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Archiver > AZORES > 2004-10 > 1097944214


From: "Ricardo Costa de Oliveira" <>
Subject: Re: [AZORES] botar ?
Date: Sat, 16 Oct 2004 13:30:20 -0300
References: <1b9.39d3655.2ea19f43@cs.com> <005c01c4b37a$bc5b5260$5733b0c8@ctb.virtua.com.br> <7edbd33204101608001449ce81@mail.gmail.com>


Caro GR

We are the lusitanos descendants, also and primarily(because we have become
the main bean). The lusitanos core is no longer in Europe, neither the
language's core is at Galiza or Minho, but the portuguese's language hard
core in terms of universities, midia, science, technology, literature, books
printing and so on is nowadays located in a 500 km range from São Paulo,
embracing Rio de Janeiro, Belo Horizonte, Curitiba. Our forefathers came to
this land with our language, state, institutions, cultures and guns. They
brought the indians, black slaves and other europeans migrants into our
society, and we have been speaking our language since the 11th century, the
same time as in Portugal. The only difference is that we are 18 times bigger
and portuguese is a world class language related to this fact.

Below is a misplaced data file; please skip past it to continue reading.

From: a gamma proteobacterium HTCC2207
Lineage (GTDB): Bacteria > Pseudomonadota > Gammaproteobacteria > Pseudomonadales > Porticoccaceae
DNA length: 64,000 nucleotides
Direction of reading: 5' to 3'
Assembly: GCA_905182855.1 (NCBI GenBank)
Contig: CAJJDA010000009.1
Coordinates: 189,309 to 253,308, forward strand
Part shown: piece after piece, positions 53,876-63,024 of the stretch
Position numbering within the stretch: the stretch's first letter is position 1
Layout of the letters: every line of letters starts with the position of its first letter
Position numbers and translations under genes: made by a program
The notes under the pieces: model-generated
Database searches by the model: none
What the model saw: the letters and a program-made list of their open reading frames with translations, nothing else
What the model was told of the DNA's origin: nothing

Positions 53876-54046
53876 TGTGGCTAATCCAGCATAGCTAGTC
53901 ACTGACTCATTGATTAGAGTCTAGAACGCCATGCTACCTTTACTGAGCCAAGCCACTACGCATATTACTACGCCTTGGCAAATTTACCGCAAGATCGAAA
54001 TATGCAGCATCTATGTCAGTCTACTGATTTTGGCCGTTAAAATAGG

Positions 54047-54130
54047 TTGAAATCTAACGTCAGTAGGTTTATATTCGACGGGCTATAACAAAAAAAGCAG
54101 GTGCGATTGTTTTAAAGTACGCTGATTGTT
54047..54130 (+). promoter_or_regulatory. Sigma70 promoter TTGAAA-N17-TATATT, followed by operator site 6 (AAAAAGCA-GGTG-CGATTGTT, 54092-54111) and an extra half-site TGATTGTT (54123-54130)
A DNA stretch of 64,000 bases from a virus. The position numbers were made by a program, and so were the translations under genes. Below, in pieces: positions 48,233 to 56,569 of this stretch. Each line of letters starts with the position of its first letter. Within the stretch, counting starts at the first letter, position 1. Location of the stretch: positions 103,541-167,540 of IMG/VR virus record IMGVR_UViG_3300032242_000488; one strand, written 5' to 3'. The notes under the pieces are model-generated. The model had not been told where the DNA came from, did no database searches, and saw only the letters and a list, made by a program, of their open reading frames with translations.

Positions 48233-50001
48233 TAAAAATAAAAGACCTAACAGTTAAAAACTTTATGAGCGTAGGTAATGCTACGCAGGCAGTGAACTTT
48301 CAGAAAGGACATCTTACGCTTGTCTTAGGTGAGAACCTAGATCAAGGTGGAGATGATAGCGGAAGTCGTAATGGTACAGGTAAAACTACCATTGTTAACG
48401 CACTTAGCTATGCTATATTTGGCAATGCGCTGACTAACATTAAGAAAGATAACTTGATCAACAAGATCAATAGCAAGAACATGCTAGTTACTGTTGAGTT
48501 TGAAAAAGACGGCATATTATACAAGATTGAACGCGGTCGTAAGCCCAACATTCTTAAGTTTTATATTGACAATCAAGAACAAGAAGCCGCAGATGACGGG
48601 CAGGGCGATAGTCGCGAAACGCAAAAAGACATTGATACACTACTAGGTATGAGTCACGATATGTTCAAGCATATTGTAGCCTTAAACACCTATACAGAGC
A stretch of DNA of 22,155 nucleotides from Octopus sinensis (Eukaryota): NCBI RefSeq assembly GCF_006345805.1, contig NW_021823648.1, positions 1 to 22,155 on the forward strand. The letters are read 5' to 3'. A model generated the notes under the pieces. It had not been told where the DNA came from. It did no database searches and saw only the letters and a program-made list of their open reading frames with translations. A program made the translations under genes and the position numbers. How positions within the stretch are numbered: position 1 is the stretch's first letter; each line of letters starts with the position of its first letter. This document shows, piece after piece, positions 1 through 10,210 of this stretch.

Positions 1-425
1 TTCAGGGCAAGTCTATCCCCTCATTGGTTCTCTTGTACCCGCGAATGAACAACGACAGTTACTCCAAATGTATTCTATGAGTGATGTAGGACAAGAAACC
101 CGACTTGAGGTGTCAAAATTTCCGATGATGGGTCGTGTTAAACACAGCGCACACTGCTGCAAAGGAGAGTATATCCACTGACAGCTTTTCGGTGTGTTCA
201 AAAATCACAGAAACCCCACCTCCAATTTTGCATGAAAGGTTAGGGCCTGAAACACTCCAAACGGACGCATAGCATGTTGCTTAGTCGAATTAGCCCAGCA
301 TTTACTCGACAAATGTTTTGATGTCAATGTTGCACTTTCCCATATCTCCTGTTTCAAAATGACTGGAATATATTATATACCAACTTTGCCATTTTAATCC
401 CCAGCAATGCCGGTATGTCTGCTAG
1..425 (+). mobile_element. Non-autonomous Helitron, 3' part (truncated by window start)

Um abraço

Ricardo



----- Original Message -----
From: "G R" <>
To: <>
Sent: Saturday, October 16, 2004 12:00 PM
Subject: Re: [AZORES] botar ?


In every language there are always two forms of writing and speaking.

The erudite form, learned in the scholar system and the popular one
from people with almost no studies or illiterate.

"Botar" is a "popular" form of:

Conjugar


do Prov. botar, impelir
v. tr. e int.,
lançar, deitar, atirar;
pôr, usar;
embotar;

v. int.,
desdobrar;
estender-se;

v. refl.,
lançar-se, arremessar-se;
dirigir-se.

I beg to disagree that Brazil "commands" the Portuguese language,
something that is from Portugal and Brazil as once part of their
Empire inherited. Brazil has the biggest number of Portuguese speaking
population in the World, but the "command" of the language still
belongs to its country of origin, Portugal.
I know of several "acordos culturais" between Portugal and all the
Portuguese speaking countries to create a standard and avoid the
problems that exists with English. I also know that the weight of the
Brazilian population is so big that it almost forced Portugal to
change parts of its language (wich I do not recognize or follow) but
that does not mean it "commands" anything that is, since the 11
century the language of the Lusitanian's peoples

GR


On Sat, 16 Oct 2004 09:21:58 -0300, Ricardo Costa de Oliveira
<> wrote:
> Caro John Miranda Raposo
>
> Interessante observação a do botar ! Botou uma curiosa questão na sala!
> The linguistic history of portuguese is complex. Those who speak
portuguese
> in the unbroken chain of generations are the model of the evolution of the
> language. Portuguese has changed faster in Europe than in Brazil and it
> means that brazilian portuguese is closer to the 16th century portuguese,
or
> camonian portuguese, than the european one. You can read Camões with a
> brazilian accent an with an european accent and everybody will recognize
the
> one that matches best (the brazilian one).